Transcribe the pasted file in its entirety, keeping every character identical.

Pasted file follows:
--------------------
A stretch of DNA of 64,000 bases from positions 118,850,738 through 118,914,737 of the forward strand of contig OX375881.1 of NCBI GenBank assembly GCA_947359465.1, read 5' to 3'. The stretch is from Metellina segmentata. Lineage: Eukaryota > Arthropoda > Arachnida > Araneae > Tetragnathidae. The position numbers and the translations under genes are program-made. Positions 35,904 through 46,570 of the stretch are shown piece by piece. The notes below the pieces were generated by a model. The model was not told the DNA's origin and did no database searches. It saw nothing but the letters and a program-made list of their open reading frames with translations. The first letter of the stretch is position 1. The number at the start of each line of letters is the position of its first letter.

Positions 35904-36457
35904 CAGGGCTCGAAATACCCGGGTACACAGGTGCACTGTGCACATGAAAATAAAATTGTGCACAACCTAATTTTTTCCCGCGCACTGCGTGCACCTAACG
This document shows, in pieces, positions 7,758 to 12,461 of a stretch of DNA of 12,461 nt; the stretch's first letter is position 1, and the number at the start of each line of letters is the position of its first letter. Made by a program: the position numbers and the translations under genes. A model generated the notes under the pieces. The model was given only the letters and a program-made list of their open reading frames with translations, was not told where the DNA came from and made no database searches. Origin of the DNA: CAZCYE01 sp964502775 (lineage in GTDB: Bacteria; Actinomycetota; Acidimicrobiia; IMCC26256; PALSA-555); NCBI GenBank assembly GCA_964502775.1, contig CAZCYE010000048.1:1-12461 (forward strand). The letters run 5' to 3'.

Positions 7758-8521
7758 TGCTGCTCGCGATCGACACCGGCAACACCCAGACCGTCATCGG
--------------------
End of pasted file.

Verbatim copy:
A stretch of DNA of 64,000 bases from positions 118,850,738 through 118,914,737 of the forward strand of contig OX375881.1 of NCBI GenBank assembly GCA_947359465.1, read 5' to 3'. The stretch is from Metellina segmentata. Lineage: Eukaryota > Arthropoda > Arachnida > Araneae > Tetragnathidae. The position numbers and the translations under genes are program-made. Positions 35,904 through 46,570 of the stretch are shown piece by piece. The notes below the pieces were generated by a model. The model was not told the DNA's origin and did no database searches. It saw nothing but the letters and a program-made list of their open reading frames with translations. The first letter of the stretch is position 1. The number at the start of each line of letters is the position of its first letter.

Positions 35904-36457
35904 CAGGGCTCGAAATACCCGGGTACACAGGTGCACTGTGCACATGAAAATAAAATTGTGCACAACCTAATTTTTTCCCGCGCACTGCGTGCACCTAACG
This document shows, in pieces, positions 7,758 to 12,461 of a stretch of DNA of 12,461 nt; the stretch's first letter is position 1, and the number at the start of each line of letters is the position of its first letter. Made by a program: the position numbers and the translations under genes. A model generated the notes under the pieces. The model was given only the letters and a program-made list of their open reading frames with translations, was not told where the DNA came from and made no database searches. Origin of the DNA: CAZCYE01 sp964502775 (lineage in GTDB: Bacteria; Actinomycetota; Acidimicrobiia; IMCC26256; PALSA-555); NCBI GenBank assembly GCA_964502775.1, contig CAZCYE010000048.1:1-12461 (forward strand). The letters run 5' to 3'.

Positions 7758-8521
7758 TGCTGCTCGCGATCGACACCGGCAACACCCAGACCGTCATCGG